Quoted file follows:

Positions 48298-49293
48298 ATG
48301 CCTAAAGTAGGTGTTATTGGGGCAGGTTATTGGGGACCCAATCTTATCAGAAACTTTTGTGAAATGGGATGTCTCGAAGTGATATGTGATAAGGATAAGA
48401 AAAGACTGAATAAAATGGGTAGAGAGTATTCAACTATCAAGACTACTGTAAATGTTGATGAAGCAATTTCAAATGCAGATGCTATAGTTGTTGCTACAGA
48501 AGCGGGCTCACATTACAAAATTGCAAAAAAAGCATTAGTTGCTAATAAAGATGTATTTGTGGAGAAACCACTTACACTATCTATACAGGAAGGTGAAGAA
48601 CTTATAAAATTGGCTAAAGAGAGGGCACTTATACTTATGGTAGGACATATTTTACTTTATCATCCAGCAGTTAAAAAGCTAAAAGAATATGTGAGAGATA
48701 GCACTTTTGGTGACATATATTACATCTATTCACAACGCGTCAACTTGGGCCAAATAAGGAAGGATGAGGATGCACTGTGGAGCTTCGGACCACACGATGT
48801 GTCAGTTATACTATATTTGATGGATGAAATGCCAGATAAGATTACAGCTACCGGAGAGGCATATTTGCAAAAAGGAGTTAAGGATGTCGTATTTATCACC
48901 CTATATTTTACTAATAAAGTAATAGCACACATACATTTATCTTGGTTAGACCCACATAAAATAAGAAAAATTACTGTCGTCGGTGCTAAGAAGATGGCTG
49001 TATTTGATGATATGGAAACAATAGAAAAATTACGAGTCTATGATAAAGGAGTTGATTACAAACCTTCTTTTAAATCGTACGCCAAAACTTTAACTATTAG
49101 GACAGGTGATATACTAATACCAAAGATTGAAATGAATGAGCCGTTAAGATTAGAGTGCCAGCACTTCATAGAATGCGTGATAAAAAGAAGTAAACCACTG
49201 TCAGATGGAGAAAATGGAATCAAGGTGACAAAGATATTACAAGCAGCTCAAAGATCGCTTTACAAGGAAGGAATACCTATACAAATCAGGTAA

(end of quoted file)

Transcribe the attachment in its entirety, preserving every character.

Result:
Positions 48298-49293
48298 ATG
48301 CCTAAAGTAGGTGTTATTGGGGCAGGTTATTGGGGACCCAATCTTATCAGAAACTTTTGTGAAATGGGATGTCTCGAAGTGATATGTGATAAGGATAAGA
48401 AAAGACTGAATAAAATGGGTAGAGAGTATTCAACTATCAAGACTACTGTAAATGTTGATGAAGCAATTTCAAATGCAGATGCTATAGTTGTTGCTACAGA
48501 AGCGGGCTCACATTACAAAATTGCAAAAAAAGCATTAGTTGCTAATAAAGATGTATTTGTGGAGAAACCACTTACACTATCTATACAGGAAGGTGAAGAA
48601 CTTATAAAATTGGCTAAAGAGAGGGCACTTATACTTATGGTAGGACATATTTTACTTTATCATCCAGCAGTTAAAAAGCTAAAAGAATATGTGAGAGATA
48701 GCACTTTTGGTGACATATATTACATCTATTCACAACGCGTCAACTTGGGCCAAATAAGGAAGGATGAGGATGCACTGTGGAGCTTCGGACCACACGATGT
48801 GTCAGTTATACTATATTTGATGGATGAAATGCCAGATAAGATTACAGCTACCGGAGAGGCATATTTGCAAAAAGGAGTTAAGGATGTCGTATTTATCACC
48901 CTATATTTTACTAATAAAGTAATAGCACACATACATTTATCTTGGTTAGACCCACATAAAATAAGAAAAATTACTGTCGTCGGTGCTAAGAAGATGGCTG
49001 TATTTGATGATATGGAAACAATAGAAAAATTACGAGTCTATGATAAAGGAGTTGATTACAAACCTTCTTTTAAATCGTACGCCAAAACTTTAACTATTAG
49101 GACAGGTGATATACTAATACCAAAGATTGAAATGAATGAGCCGTTAAGATTAGAGTGCCAGCACTTCATAGAATGCGTGATAAAAAGAAGTAAACCACTG
49201 TCAGATGGAGAAAATGGAATCAAGGTGACAAAGATATTACAAGCAGCTCAAAGATCGCTTTACAAGGAAGGAATACCTATACAAATCAGGTAA